Final numbers won’t be in for a while, but New Jersey Chamber of Commerce CEO and President Tom Bracken said he was thrilled with how last week’s Walk to Washington train trip went.
“If every train trip we have is like this, it’s going to attract a lot of people,” he said. “Because, on this train trip, people got a lot done.”
Let’s be clear: There were fewer people. A late December story by NJ Advance Media about how women can be groped and harassed at large networking events certainly had an impact on attendance. Early estimates by state chamber officials say attendance was off by about 10%.
But discussion of workplace culture toward women was up. And that made for a better trip.
That’s how Patricia Teffenhart, the executive director of the New Jersey Coalition Against Sexual Assault, saw it.
Teffenhart, who worked with chamber officials to help create a better atmosphere, felt they succeeded.
“I think it went as well as we could have possibly expected it to go,” she said. “This was the first time in eight years that I’ve taken the train that I felt that people were there to do business. They were conducting themselves professionally. There wasn’t an overindulgence in things that would not be part of your normal workday.
“Me and some of my colleagues spoke to this when we chatted with the press (on the train going down). And I think it just continued to resonate throughout the day and in the evening and throughout the event.”
While there were some jokes about #MeToo issues (and Teffenhart answered those forcefully in this story), Teffenhart said the fact that workplace culture was top of mind had an impact. And can continue to have an impact.
“I felt as if the subject was actually taken very seriously,” she said. “The fact that Tom Bracken and Gov. (Phil) Murphy both spoke about the issue at hand in their remarks during (Thursday) night’s dinner really elevates the importance of the issue and how new Jersey’s top leaders are taking it seriously. And I remain hopeful that this is just the beginning of what I think will be a very important and sustainable culture shift for New Jersey.”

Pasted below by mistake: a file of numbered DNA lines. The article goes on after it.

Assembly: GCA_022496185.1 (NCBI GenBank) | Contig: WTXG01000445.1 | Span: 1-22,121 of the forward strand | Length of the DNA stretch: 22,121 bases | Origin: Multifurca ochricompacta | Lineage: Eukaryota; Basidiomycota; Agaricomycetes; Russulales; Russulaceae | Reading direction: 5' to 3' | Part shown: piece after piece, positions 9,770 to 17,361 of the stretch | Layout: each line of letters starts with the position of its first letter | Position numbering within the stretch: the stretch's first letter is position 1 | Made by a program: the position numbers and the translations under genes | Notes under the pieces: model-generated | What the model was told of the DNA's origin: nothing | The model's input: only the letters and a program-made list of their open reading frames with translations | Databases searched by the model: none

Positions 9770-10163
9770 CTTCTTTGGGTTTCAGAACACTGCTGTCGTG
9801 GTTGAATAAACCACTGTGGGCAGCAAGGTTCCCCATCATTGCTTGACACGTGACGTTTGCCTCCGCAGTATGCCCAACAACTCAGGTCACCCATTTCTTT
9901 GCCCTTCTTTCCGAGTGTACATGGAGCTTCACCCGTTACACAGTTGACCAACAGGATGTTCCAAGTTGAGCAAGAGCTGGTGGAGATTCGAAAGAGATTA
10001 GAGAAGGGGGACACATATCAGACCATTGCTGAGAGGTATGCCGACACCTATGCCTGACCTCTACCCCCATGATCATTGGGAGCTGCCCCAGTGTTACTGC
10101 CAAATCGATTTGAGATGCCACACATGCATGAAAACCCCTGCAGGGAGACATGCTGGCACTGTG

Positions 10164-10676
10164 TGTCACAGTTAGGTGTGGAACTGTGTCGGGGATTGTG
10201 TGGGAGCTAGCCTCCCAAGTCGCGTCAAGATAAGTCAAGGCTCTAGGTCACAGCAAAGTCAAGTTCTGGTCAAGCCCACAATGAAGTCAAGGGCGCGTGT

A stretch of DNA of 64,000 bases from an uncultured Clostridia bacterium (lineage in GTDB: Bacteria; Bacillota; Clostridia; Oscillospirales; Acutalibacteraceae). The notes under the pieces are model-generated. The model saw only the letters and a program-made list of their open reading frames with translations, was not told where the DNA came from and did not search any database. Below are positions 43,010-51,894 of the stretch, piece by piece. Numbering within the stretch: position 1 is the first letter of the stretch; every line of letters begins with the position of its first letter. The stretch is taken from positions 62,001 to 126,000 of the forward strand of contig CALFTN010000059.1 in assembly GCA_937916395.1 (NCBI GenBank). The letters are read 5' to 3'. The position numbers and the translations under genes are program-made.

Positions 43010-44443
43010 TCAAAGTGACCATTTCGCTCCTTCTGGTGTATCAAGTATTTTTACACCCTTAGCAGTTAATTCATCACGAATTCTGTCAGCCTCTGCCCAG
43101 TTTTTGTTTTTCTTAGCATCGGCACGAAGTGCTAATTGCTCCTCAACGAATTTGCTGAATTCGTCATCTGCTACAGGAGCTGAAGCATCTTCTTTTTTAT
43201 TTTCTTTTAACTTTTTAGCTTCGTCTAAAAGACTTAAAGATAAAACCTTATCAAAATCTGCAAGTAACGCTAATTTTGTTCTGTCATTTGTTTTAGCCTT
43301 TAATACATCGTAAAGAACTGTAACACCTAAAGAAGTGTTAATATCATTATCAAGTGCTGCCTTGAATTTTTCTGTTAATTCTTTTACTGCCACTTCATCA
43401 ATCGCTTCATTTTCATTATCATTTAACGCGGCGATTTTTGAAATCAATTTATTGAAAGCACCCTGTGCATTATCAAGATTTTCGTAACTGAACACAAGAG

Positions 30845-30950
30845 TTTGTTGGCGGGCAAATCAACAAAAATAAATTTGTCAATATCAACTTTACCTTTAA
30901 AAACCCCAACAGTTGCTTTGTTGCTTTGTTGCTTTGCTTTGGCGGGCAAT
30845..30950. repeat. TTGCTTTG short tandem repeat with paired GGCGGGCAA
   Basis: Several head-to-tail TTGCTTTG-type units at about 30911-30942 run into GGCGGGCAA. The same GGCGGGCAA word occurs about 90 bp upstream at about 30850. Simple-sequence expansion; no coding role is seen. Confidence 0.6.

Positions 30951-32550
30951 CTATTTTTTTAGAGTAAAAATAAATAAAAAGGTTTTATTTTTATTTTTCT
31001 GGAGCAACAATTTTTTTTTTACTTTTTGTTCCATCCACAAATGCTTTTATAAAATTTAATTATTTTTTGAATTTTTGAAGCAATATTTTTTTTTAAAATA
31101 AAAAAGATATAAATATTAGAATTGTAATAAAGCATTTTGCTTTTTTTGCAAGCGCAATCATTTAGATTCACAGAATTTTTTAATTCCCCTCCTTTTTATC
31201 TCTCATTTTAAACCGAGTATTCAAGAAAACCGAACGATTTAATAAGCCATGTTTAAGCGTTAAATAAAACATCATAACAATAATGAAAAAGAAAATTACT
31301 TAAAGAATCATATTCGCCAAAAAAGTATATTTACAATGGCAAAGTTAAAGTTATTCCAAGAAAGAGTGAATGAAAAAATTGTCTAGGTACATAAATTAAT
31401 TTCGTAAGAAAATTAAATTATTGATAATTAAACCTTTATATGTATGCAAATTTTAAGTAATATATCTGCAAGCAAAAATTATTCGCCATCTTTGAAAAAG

More discussion on the issue is a plus, Teffenhart said. And trips such as these spark more discussion.
“I think, everywhere we go, the more high-profile the New Jersey Coalition Against Sexual Assault is, we kind of get a twofold response: Some people perhaps are not really yet at the point that they’re ready to talk about issues of misogyny or harassment or sexual violence (and) will not want to engage,” she said. “But, more and more, there are people who come up to us and say, ‘Thank you so much for what you’re doing,’ or, ‘Tom (Bracken) mentioned how much work the coalition was putting into this,’ or, ‘You guys are everywhere right now. Thank you so much for everything you’re doing.’
“There does seem to be a general level of appreciation for the fact that there is a nonpolitical, nonpartisan entity out there that’s trying to lead the charge and hold everyone accountable for doing what’s right by our communities, regardless of whether or not it’s politically popular or financially expedient.”
Bracken said he was thrilled the event had more of a business feel.
“I think, of all the years I’ve been on that train, it’s the best trip we’ve ever had because there was a lot of congeniality and a lot of great networking,” he said. “There were enough people that it was comfortable. It was not uncomfortable because of overcrowding. I think people got a lot of work done.”